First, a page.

Man sits at a laptop computer and follows best practices to keep personal information and data safe from hackers.

How to Protect Data Against Hackers


Either on-site or in the cloud, backups can keep your information safe and secure from potential hackers.

While cybercriminals that specialize in hacking attacks tend to target businesses, individuals are increasingly at risk as well. By one estimate, ransomware attacks cost individual internet users more than $49 million a year.

All too often, consumers fall prey to phishing emails—which claim to be from a known person or organization but aren’t—as well as drive-by downloading, in which users visit infected websites that surreptitiously download and execute malware. Threat actors often lure individuals to these sites by using search engine optimization poisoning, a technique that manipulates keywords to raise search rankings of malicious sites to make them seem legitimate. Users often click top search results without paying attention to the actual address and, once there, may enter personal information or download malware.

It takes just one wrong click to trigger a series of actions that encrypts data to make it inaccessible to the user—until they pay a ransom. Additionally, while ransomware attacks have traditionally targeted computers, the ubiquity and increasingly powerful capabilities of mobile devices has spurred bad actors to create malware designed to infiltrate and compromise smartphones.

Consequences of a Ransomware Attack

No matter the device, the consequences of a ransomware attack can be significant and very personal. A successful attempt can leave users with a blank hard drive that erases their digital life. Irreplaceable personal data, family photos, and legal and financial records disappear. To make matters worse, this information is often sold on the dark web, opening the door for hazardous leaks of personal information that can enable credit card fraud and identity theft.

The good news is that safeguarding your personal data isn’t difficult—provided you have a backup plan in place. Whether you backup your data to the cloud or to external storage devices, you should follow the lead of businesses by creating and implementing a written strategy. Doing so can help safeguard your backups from ransomware attacks and also quickly restore your data should one occur.

The Basics of Backups

For individual users, disciplined backups represent the most effective way to fend off ransomware attacks. You have two primary backup strategies to consider: Use your own equipment to make and manage backups or upload your data to cloud services for automatic backups.

When developing any backup plan, following the tried-and-true 3-2-1 strategy is often recommended. This rule requires storage of three copies of all data files: The original file, an on-site copy written to a different device like an external hard drive, and an off-site copy. Most computer vendors offer built-in tools that automate backups to external storage or the cloud. The Windows 11 operating system, for instance, enables users to create a system image and automatically back up and restore all programs and files. Backups can be stored on an external hard drive, removable media, a local area network, or Microsoft’s cloud-based OneDrive storage.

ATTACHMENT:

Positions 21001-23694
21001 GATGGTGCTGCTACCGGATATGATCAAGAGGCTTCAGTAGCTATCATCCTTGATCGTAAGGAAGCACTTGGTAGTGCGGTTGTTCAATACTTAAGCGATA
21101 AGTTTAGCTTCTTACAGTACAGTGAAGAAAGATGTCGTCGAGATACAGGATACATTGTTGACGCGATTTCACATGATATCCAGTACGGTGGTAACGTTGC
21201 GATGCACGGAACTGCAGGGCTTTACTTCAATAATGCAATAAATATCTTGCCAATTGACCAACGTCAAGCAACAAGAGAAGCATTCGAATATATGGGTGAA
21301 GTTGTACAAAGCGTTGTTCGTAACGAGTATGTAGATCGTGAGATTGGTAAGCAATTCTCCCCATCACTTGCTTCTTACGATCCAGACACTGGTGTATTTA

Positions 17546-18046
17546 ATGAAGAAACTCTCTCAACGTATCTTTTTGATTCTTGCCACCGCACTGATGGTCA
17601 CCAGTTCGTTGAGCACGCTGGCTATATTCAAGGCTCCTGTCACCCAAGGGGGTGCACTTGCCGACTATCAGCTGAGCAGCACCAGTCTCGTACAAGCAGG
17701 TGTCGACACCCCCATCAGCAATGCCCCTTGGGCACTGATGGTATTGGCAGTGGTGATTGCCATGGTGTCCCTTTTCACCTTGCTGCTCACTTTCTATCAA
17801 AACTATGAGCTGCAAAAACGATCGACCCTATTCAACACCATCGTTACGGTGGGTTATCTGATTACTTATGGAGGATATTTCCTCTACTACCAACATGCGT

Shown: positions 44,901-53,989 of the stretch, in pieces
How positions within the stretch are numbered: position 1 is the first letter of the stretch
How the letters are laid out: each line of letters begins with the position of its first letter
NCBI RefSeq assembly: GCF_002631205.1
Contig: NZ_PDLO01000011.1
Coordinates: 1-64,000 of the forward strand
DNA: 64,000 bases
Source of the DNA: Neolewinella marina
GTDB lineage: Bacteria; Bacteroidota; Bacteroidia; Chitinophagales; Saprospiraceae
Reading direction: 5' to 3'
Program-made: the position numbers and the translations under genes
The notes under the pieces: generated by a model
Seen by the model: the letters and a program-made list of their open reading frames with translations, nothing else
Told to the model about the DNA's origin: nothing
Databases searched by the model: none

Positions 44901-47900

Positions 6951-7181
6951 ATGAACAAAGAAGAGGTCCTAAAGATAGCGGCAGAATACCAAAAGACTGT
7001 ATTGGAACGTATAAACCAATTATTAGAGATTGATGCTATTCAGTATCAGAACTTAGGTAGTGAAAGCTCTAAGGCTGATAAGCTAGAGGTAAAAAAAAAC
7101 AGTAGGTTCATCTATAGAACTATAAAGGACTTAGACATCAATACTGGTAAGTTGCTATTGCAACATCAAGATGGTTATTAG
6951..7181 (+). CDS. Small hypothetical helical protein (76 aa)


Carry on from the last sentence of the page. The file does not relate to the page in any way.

Another option is installing third-party backup software. These more advanced solutions allow you to centralize and remotely manage data, whether in the cloud or on a range of storage devices that include external drives, solid-state storage, recordable optical media, and USB flash drives.

Aside from backing up your phone, it’s a good idea to utilize additional security resources from your bank, if available. Fifth Third Identity Alert® is a great example of how Fifth Third Bank customers can rest assured, knowing they receive daily credit monitoring, social security monitoring, email and text alerts, and much more. Apply today.

Making a Case for Cloud Storage

Established cloud service providers offer a range of built-in tools that consolidate secure storage, automated data backups, data management capabilities, and built-in security precautions. Cloud storage can be used as a primary or secondary backup.

Cloud-based backup offers a number of advantages. For one, you only need an internet connection and a smartphone to access backups from anywhere. Cloud services can store—and encrypt--all types of files, photos, and data. Most cloud providers offer scheduled backups, both full and incremental, to help you effortlessly preserve your data. Popular cloud service providers include Microsoft OneDrive, iDrive, Google Drive, Dropbox, iCloud, and

In addition, established cloud providers also offer built-in cybersecurity protections against data breaches. You’ll pay a monthly fee for cloud storage, depending on the quantity of data stored and the services used.

What to Always Remember

In the end, much of the responsibility for data protection lies with you and other users within your digital domain. You’ll need to stay up to date with evolving phishing and social engineering tactics associated with ransomware. Always be vigilant: Think twice before clicking email attachments from unknown recipients, websites, and social networking profiles. Never disclose personal information to unauthorized individuals.

Most importantly, backup your devices at least once a day to ensure your information is safe and up-to-date.

Share this Article